Future Outlook: Audiology
Job growth for audiology is expected to grow by 37 percent from 2010 to 2020, much faster than the average for all occupations. However, because it is a small occupation, the fast growth will result in only about 4,800 new jobs over the 10-year period.
Because hearing loss is strongly associated with aging, rapid growth in older population groups will cause the number of persons with hearing and balance impairments to increase markedly. In addition, members of the baby boom generation are now faced with the possibility of neurological disorders and associated hearing impairments increases. Medical advances are also improving the survival rate of premature infants and trauma and stroke victims, who then need assessment and possible treatment. Greater awareness of the importance of early identification and diagnosis of hearing disorders in infants also will increase employment. Most states now require that all newborns be screened for hearing loss and receive appropriate early intervention services.
Employment in educational services will increase along with growth in elementary and secondary school enrollments, including enrollment of special education students. Federal law guarantees special education and related services to all eligible children with disabilities. The number of audiologists in private practice will rise due to the increasing demand for direct services to individuals as well as increasing use of contract services by hospitals, schools, and nursing care facilities. Demand may also be greater in areas with large numbers of retirees, so audiologists who are willing to relocate may have the best job prospects.
Future Outlook: Speech-Language Pathology
Excellent job opportunities in speech-language pathology are expected to grow by 23 percent from 2010 to 2020, faster than the average for all occupations.
The expanding population in older age groups is prone to medical conditions that result in speech, language and swallowing problems. Medical advances are also improving the survival rate of premature infants and trauma and stroke victims, who then need assessment and possible treatment. An increased emphasis has been placed on early identification of speech and language problems in young children. The combination of growth in the profession and an expected increase in retirements over the coming years should create excellent job opportunities for speech-language pathologists. In addition, many opportunities exist for those with the ability to speak a second language.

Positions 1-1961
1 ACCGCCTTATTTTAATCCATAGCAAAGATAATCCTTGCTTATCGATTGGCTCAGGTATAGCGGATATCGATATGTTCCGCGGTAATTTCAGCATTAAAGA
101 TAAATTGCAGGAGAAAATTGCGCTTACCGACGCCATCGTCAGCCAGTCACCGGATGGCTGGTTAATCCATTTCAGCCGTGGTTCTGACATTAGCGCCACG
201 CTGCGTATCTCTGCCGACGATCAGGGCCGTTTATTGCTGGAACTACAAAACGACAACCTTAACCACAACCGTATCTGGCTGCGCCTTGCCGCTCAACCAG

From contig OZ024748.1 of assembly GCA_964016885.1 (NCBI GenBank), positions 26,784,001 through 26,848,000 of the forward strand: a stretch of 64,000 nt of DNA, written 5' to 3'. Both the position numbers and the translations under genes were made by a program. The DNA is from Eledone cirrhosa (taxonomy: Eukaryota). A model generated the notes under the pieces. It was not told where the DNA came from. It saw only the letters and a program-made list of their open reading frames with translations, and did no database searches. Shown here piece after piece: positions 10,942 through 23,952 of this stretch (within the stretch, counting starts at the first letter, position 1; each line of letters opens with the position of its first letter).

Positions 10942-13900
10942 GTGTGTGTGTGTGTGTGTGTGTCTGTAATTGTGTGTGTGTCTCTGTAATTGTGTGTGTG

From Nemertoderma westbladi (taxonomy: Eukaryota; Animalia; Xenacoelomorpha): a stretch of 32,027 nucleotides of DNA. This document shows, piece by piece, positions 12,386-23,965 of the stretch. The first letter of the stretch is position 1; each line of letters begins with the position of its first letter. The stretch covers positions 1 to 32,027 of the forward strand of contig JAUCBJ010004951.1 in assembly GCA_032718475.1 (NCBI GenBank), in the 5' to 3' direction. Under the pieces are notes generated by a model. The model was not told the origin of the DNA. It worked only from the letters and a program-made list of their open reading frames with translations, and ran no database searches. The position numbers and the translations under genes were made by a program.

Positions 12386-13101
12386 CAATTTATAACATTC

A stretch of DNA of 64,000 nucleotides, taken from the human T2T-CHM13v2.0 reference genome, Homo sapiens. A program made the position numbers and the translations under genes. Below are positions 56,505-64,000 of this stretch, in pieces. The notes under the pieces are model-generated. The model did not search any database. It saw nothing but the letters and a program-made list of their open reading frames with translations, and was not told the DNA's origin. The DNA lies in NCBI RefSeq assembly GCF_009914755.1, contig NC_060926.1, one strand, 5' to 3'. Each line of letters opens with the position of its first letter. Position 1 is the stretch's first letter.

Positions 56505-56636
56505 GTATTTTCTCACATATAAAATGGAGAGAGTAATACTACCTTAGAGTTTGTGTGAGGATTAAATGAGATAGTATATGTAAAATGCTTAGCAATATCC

Employment in educational services will increase along with growth in elementary and secondary school enrollments, including enrollment of special education students. Federal law guarantees special education and related services to all eligible children with disabilities. Greater awareness of the importance of early identification and diagnosis of speech, language, and swallowing disorders will also increase employment. The number of speech-language pathologists in private practice will rise due to the increasing use of contract services by hospitals, schools, and nursing care facilities.
The more flexible you can be in your job hunt, the greater your chances of success. There is no doubt that your services are needed. Begin exploring new niches in the job market. Trends suggest that an increasing amount of work will be available in school-based, bilingual, private-practice, and corporate settings.
You can improve your chances in the job market by knowing your skills and level of competence, and by being aware of the specific services that you are trained to provide. Visit the ASHA Web site: ASHA Scopes of Practice in Audiology and Speech Language Pathology and the ASHA Code of Ethics, policy documents that govern the practice of the profession.
Web research can help you find out more about market trends. Check out U.S. News & World Report for Best Careers of 2013 and CareerCast.com.
Bureau of Labor Statistics, U.S. Department of Labor, Occupational Outlook Handbook, 2012-13 Edition, Audiologists.
Bureau of Labor Statistics, U.S. Department of Labor, Occupational Outlook Handbook, 2012-13 Edition, Speech-Language Pathologists.
Future Outlook: CSD Faculty and Speech and Hearing Scientists
Report of the 2008 Joint Ad Hoc Committee on PhD Shortages in Communication Sciences and Disorders explains anticipated faculty shortages within CSD departments. Growth within the professions, the number of retiring faculty, and perhaps fewer doctoral students are factors that contribute to the anticipated shortages of PhD-prepared people in CSD. Careers as teachers, scholars, and researchers can be pursued at many different types of universities and colleges. And the balance of teaching, research and other scholarly activities will vary across types of universities and colleges. In addition, PhD individuals may be employed at hospitals or clinics where clinical research is a part of the institution's mission. PhD audiologists may be employed in industry, for example, by hearing aid companies, for product research and development.